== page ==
A woman suing the City of Wood River and one of its polilce officers alleging stalking and harassment has responded to a defense motion to dismiss saying the complaint was timely filed and it does properly state a cause of action.
Traci Quigley filed suit June 16 in Madison County Circuit Court against Jeremy Elliott, individually and as police officer, and the city.
Her attorneys say that Elliott's conduct, which allegedly included sending her sexual text messages and parking his police vehicle in an alley nearby her home, ended on June 17, 2013, and was therefore filed within the one-year statute of limitation.
Quigley is represented by Janel Freeman and Ed Unsell of East Alton.
Citing provisions of the Illinois Stalking No Contact Order Act and the Domestic Violence Act, they say that a claim of harassment and/or stalking is similar to a hostile work environment, all of which which require a course of conduct that occurs over a period of time.
"It is the termination of the offensive conduct that dictates the statute of limitation period and not the beginning of such conduct," they wrote Aug. 4 in a memorandum in opposition to a defense motion to dismiss.
Elliot, represented by Peter Jennetten of Peoria. argues that Quigley's claim should be barred by the statute of limitations because she alleges the conduct took place from June 2, 2013.
His response, filed July 28, also states that Quigley's suit fails to state a cause of action for intentional infliction of emotional distress.
Quigley alleges Elliot ran her name through his police computer to determine whether she had any existing warrants and retrieved her personal information, including cell phone number. She also says that he texted her inappropriate sexual suggestions over the course of several weeks and that he would drive by her house and park nearby. He also allegedly pulled over a friend of Quigley's without probable cause.
"These actions alleged are not 'extreme and outrageous,' Jennetten wrote. "As the Illinois Supreme Court noted, liability 'does not extend to mere insults, indignities, threats, annoyances, petty oppressions or trivialities...Plaintiff has allged nothing more than petty oppressions and indignities."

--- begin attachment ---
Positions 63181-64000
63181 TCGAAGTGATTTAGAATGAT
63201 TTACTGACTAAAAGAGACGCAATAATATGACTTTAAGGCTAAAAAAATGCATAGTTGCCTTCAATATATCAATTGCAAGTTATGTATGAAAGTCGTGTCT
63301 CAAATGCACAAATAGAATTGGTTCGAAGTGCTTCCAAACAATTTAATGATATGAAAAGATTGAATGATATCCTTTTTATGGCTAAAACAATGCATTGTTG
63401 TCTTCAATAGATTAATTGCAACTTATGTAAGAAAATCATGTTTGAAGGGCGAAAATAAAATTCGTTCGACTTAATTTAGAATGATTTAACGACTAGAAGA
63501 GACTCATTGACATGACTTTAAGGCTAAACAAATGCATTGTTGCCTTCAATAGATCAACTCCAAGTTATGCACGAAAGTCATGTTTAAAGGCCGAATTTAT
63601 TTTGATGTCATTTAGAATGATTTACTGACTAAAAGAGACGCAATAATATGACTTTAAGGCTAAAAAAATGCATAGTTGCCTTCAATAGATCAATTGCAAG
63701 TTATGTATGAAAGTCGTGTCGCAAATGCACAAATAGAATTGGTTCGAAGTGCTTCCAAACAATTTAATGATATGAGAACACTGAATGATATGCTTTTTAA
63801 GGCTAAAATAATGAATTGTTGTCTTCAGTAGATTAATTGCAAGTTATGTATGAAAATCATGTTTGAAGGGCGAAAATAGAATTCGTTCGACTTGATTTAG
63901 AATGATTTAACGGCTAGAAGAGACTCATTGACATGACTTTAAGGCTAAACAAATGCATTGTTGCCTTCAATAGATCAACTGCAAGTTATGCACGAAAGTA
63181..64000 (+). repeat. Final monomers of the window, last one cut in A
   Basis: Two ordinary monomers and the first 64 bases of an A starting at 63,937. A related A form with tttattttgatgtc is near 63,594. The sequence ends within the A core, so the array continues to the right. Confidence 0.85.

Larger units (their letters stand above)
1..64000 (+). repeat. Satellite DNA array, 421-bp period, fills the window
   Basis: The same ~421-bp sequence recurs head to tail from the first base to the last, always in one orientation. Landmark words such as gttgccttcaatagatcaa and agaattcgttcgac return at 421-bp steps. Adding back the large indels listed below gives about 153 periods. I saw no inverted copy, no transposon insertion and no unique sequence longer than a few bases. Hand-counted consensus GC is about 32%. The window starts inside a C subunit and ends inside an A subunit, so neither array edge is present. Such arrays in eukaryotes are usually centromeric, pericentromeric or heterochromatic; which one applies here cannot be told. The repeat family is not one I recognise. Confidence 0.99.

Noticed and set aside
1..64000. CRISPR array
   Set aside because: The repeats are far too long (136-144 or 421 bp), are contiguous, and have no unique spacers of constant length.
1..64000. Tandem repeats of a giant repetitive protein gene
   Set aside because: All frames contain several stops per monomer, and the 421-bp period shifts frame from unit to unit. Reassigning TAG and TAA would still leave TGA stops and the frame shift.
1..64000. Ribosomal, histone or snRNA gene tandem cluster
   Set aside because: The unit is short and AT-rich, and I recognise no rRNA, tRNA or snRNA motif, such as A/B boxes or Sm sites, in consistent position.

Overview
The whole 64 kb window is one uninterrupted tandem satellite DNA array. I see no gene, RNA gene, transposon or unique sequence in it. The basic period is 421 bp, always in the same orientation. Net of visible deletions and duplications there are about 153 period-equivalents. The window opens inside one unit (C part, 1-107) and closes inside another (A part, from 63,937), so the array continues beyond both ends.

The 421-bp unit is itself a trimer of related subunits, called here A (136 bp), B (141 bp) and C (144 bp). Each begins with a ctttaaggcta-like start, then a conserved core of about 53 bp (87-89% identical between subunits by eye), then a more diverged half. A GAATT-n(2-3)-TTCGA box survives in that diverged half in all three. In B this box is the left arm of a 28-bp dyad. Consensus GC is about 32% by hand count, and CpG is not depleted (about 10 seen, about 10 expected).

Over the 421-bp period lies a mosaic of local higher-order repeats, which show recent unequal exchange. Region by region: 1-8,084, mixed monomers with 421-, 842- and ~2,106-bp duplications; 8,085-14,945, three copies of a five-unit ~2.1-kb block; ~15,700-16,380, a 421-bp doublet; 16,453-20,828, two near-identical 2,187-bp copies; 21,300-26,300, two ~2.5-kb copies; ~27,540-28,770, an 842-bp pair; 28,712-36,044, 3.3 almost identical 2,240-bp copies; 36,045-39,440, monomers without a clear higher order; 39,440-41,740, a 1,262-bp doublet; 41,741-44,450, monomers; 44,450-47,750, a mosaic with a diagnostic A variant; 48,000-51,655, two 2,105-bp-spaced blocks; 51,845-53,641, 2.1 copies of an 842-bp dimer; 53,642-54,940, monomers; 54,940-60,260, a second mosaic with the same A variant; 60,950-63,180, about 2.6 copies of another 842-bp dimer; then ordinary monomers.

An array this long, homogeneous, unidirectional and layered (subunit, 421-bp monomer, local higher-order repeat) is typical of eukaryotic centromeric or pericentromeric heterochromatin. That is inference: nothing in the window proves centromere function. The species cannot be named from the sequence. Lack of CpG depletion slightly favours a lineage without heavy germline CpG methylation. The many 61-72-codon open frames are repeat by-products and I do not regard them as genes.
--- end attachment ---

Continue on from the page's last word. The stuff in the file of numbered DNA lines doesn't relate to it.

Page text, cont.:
Jennetten also wrote that Quigley failed to allege that Elliott knew that his conduct would cause severe emotional distress and she failed to allege that she suffered severe emotional distress.
Quigley's attorneys countered the defense argument.
"In the case at hand, Defendant Elliott used his position of authority to get personal information from the Plaintiff," Freeman and Unsell wrote. "He then used that information to harass and stalk the Plaintiff. In addition, he abused his authority to pull over a third party which intimidated the Plaintiff.
"His behavior escalated to the point Plaintiff purposefully hid her vehicle from her lawful residence to avoid having Defendant Elliott contact her.
"This behavior was extreme and outrageous. The role of a police officer is to protect law abiding citizens, not terrorize them.
"Defendants may assert that the behavior is not extreme and outrageous, but this is an issue of material fact that should be left to the trier of fact to determine."
Another attorney representing Elliott, Christopher Galanos, wrote in response that plaintiff's citation of the Illinois Stalking No Contact Order Act and Domestic Violence Act statutes are inapplicable because neither act provides for a civil remedy.
Galanos also wrote that Quigley's complaint does not provide sufficient facts or detail to "implicate the continuing tort theory."
He wrote that the only specific alleged misconduct occurred on June 2, 2013, and the complaint was not filed until June 16, 2014.
"...[T]he complaint is untimely and must be dismissed pursuant to 2-619(5)," he wrote.
Circuit Judge Andreas Matoesian presides. Hearing on the defense motion to dismiss had been set for Sept. 5, but was canceled. As of Sept. 16 it had not been rescheduled.
Madison County Circuit Court case number 14-L-865.